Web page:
“It’s high time I told you a thing or two”, Corrigan declares. “Why a real lady like you should be interested in a mug like me is beyond me, but one thing is certain: There’s going to be one boss in our family and that’s me!”
The words make Clarice swoon and they embrace.
OK, so “Gat” Benson and his men have Corrigan and his fiancée. What happens next? The couple are taken for a ride with Corrigan taking advantage of every moment to tell Benson that he thinks he’s a rat whose face would be on the receiving end of his fist given the first opportunity. Arriving at waterfront warehouse, Corrigan is placed into a barrel which is then filled with cement and chucked into the river. One can only hope that the blow Corrigan received on the head just before being placed in this predicament kept him unconscious during his final moments for as one of the gang remarks, “G-Gosh! Wotta way to die!”
Here's where things get really interesting.
Corrigan finds himself rising to the surface freed from the constraints of the barrel and towards a patch of light. His journey stops midway however when a voice informs him that “your mission on Earth is unfinished… you shall remain Earthbound battling crime on your world with supernatural powers until all vestiges of it are gone!!”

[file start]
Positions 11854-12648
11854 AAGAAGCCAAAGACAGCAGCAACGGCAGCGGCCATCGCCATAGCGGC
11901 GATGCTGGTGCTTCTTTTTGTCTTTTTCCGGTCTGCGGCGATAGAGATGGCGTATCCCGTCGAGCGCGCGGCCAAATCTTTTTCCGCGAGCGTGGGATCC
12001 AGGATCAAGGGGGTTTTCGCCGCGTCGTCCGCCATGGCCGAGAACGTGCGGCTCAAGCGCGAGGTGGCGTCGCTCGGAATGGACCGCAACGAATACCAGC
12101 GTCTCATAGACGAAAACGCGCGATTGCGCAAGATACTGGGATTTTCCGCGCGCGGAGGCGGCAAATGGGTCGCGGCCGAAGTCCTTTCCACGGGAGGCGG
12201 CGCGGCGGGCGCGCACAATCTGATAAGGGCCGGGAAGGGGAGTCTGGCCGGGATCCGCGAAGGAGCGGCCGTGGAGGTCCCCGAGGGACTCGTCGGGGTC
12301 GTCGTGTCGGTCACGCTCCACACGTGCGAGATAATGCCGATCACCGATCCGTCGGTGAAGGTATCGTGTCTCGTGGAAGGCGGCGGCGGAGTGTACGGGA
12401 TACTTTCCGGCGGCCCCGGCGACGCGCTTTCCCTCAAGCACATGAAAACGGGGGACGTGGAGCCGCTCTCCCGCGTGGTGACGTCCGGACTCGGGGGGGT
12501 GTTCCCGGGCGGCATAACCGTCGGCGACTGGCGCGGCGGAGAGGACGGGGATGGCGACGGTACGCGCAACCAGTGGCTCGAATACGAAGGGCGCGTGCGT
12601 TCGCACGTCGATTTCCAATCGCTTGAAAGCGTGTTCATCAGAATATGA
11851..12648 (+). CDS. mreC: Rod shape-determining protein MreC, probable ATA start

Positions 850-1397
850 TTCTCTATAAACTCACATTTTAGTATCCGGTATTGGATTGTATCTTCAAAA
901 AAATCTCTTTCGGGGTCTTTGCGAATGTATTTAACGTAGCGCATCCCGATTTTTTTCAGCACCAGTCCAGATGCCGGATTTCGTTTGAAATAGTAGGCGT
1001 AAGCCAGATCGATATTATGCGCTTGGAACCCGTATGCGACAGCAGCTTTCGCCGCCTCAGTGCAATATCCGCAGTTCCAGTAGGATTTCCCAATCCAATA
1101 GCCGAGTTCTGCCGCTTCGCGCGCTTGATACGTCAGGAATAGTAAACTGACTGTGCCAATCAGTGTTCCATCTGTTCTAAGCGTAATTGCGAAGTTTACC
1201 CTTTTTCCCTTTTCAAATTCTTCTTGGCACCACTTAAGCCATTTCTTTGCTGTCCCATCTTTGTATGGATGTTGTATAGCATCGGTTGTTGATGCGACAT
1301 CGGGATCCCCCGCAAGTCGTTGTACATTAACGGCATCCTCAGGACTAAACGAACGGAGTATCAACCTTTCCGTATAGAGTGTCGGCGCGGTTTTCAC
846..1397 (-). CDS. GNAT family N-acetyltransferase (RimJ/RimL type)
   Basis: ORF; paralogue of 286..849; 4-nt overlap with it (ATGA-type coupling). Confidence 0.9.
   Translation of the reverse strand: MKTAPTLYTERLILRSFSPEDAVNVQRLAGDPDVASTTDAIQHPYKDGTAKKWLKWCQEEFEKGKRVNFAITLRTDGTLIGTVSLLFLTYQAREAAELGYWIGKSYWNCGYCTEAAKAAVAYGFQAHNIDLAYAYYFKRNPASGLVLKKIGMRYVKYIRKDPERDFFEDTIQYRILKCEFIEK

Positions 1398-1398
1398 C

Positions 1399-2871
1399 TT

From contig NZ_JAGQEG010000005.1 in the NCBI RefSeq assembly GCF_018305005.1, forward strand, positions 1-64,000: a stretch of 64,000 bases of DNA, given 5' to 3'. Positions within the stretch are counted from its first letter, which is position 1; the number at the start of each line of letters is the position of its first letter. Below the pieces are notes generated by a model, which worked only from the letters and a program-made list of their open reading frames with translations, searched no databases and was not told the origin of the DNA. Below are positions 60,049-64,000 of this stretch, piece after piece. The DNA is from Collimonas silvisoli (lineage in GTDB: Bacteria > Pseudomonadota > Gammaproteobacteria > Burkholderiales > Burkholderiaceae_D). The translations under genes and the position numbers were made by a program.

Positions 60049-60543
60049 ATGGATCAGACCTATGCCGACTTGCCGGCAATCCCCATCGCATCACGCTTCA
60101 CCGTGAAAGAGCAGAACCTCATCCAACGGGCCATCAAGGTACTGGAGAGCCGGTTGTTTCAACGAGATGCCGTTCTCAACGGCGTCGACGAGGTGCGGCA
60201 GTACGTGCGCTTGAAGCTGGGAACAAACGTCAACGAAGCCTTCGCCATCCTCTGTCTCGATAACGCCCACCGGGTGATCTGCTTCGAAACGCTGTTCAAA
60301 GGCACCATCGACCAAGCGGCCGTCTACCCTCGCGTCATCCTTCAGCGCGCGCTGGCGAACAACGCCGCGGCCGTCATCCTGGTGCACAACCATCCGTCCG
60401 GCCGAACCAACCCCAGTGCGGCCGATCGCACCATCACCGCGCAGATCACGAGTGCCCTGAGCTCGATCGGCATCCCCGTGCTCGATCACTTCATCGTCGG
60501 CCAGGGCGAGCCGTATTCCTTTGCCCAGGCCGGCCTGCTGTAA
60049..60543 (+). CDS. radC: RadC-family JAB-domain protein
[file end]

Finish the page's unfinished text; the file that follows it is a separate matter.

These plans don’t sit well with Corrigan who wishes to find eternal peace, but the matter is decided and Corrigan is sent back to the bottom of the river. No problem though, for he is no longer capable of drowning. The sight of his own hand protruding from the barrel perturbs him and Corrigan declares vengeance upon Benson and his men. Rising to the surface, the detective discovers that merely by willing it, he can fly and make himself invisible. A scream intrudes upon his thoughts which Corrigan recognizes as Clarice’s. He heads back to the wharf, walks through a wall, and there the story ends with a promise to continue next issue.